by Dow Tippett
Let’s talk briefly about how to work with people. Specifically, how to find, train, and keep the best people on your team.
First, let me lay some context. Bill Hybels said the local church is the hope of the world. These principles will work in your family, in your full-time job if it’s outside of your ministry role, but we are going to talk specifically about working with people in the setting of the church.
Here is my premise: Everyone is a leader! Everyone can become a better leader.
However, you will never lead a ministry team effectively unless and until you become a great team player. You will never lead more effectively than you follow.
Here are 4 ingredients to working well with people:
First, we must build relationship and rapport.
Trust is built on the basis of competence, chemistry, and character.
If you are good at what you do, people will want to help you, but if you don’t have chemistry with them, they won't stay long. A team without chemistry creates silos where people do work that has individual accomplishment but there is very little interaction between parts.
I have seen great leaders attract people around them based on their competence, they build relationship and have fun with great chemistry, but if the leader lacks character, the team will operate with dysfunctional. The needed foundation of trust will not be strong to build on.
We build trust when we work as a team with people. When people get the idea they are working for us and not with us, they will resent us. When we value them, and invite them to work with us, it’s more about we than me.
Trust is vital to the recruiting process. You will have to build trust to build a team, and if you break trust it will always impact your team.
You have to put more into people than you take out. If you don’t invest in the people around you, you will not have great relationships and you will not be able to maintain a healthy team.
You have to know when to invest, why you are investing, who to invest in, how to invest the right things to get the right return. This requires intuition, which is often gained through experience. Don’t be afraid to fail, but always fail forward.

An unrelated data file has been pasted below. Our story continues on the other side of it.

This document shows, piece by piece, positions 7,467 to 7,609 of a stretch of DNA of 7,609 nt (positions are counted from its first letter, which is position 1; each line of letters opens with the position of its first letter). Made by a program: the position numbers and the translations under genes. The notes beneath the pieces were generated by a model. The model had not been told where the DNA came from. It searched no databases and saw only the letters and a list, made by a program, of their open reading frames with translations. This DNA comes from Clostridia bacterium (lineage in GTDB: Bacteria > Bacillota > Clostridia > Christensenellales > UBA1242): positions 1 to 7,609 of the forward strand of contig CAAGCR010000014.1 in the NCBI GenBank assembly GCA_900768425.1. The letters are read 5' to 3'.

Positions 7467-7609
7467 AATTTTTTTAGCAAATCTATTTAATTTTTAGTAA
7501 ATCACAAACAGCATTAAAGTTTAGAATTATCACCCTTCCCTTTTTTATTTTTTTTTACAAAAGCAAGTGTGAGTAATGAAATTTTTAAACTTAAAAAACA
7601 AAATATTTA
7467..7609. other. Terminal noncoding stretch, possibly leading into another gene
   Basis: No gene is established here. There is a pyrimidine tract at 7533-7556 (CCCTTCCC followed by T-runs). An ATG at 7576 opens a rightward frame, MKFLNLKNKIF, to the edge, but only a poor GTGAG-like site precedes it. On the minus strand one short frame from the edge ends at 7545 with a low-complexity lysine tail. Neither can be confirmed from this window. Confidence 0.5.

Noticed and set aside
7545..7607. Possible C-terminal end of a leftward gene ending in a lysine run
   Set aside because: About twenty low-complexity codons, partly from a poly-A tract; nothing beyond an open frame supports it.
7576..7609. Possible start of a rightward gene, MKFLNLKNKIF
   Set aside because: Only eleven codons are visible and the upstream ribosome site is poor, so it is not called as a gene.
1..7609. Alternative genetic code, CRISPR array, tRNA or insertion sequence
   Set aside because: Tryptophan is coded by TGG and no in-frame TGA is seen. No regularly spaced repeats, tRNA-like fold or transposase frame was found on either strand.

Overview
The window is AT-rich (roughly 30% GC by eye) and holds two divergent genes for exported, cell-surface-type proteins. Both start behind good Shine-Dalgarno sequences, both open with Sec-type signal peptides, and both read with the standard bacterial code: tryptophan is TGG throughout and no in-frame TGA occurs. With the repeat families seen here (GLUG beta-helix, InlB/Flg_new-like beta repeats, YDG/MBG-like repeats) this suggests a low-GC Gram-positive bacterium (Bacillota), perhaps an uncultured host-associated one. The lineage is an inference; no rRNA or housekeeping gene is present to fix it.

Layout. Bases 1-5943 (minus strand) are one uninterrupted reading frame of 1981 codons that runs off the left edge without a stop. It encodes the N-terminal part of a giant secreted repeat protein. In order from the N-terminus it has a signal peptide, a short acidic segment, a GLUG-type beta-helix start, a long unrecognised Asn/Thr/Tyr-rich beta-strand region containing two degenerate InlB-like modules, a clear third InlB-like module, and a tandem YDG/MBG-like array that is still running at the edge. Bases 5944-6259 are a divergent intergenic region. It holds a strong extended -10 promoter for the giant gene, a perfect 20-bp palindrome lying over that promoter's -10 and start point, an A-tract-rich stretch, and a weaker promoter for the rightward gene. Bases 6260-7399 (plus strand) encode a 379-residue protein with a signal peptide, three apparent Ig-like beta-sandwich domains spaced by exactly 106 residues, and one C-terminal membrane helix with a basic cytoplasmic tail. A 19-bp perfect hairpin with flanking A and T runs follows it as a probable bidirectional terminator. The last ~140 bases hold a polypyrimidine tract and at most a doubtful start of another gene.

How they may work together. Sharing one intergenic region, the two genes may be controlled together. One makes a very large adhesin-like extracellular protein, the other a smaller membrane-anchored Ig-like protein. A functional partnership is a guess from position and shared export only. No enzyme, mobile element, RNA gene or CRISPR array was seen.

Training is all about investing in people. Training is not just telling people what to do or how to do it. People have to know you care. People have to know that you will be there for them. People have to know that you care more about helping them become who God has created them to be.
Every leader needs a clear vision on what they are doing and why, but how we engage people and involve them should help them become something more. We need to see people as apprentices that we are helping to prepare for God’s next step for them and not slaves to only serve our vision at the expense of the vision God has placed in their heart.
We need to help people grow spiritually, emotionally, and relationally, in their leadership. Some people are immature in their relationship with God, they may be immature in their work ethic, they may be immature in their communication skills, they may be easily offended, maturity is vital to getting along with people.
I look for maturity in potential leaders, but I also look for a desire for growth, someone may have some areas of maturity, but if they don’t have a desire for growth, then they may not be flexible in the areas that you need them to learn and adapt to the team.
Maturity empowers others and allows them to learn and grow and make mistakes without getting upset or blowing up. Maturity is patient with others. Think about the fruit of the Spirit, love, joy, peace, patience, kindness, goodness, faithfulness, gentleness, self-control. I don’t care how full of the Spirit you think you are if you can’t be patient with people and allow them to make a mistake and not jump down their throat, then you need another dose.
There are certain toxic things that cannot be allowed even in any form, deception, rebellion, strife, murmuring, complaining. We must shut those things down quick. It’s not ok on our team, it’s not ok in our church, its not ok in our community. But everything else, deserves patience.
Maturity sets people up for success, not failure. Maturity is being secure in who we are so others can be secure in who they are. With maturity diversity brings unity. The body of Christ is full of diversity, our church is full of diversity, our maturity allows us to embrace people fully and come together on all the important things without splitting hairs on things that are not going matter in heaven.
E - Expectation
As a leader, our role is to understand what is expected of us, clearly define the expectations we have for our team, make sure those expectations are understood, ensure that those expectations are consistently being met, confront expectations that are not being met, and to honor, praise, and reward our team when they meet and exceed expectations.
1. Communicate Appreciation – Be clear and specific
2. Apologize – It is ok to be wrong. People follow your strength, but connect to your weakness.
3. Set a plan – Make sure goals, strategy, and KRA’s (Key Responsibility Areas) are clearly defined
4. Set a timeline – Parkinson’s Law states that “work expands so as to fill the time available for its completion.” So, set clear timelines or every task will take forever!
5. Love and encourage
So, here is the conclusion: Developing great teams requires TIME. Trust, Investment, Maturity, and Expectation set the stage for great work, but developing these skills takes time. Be diligent, be clear, and be patient.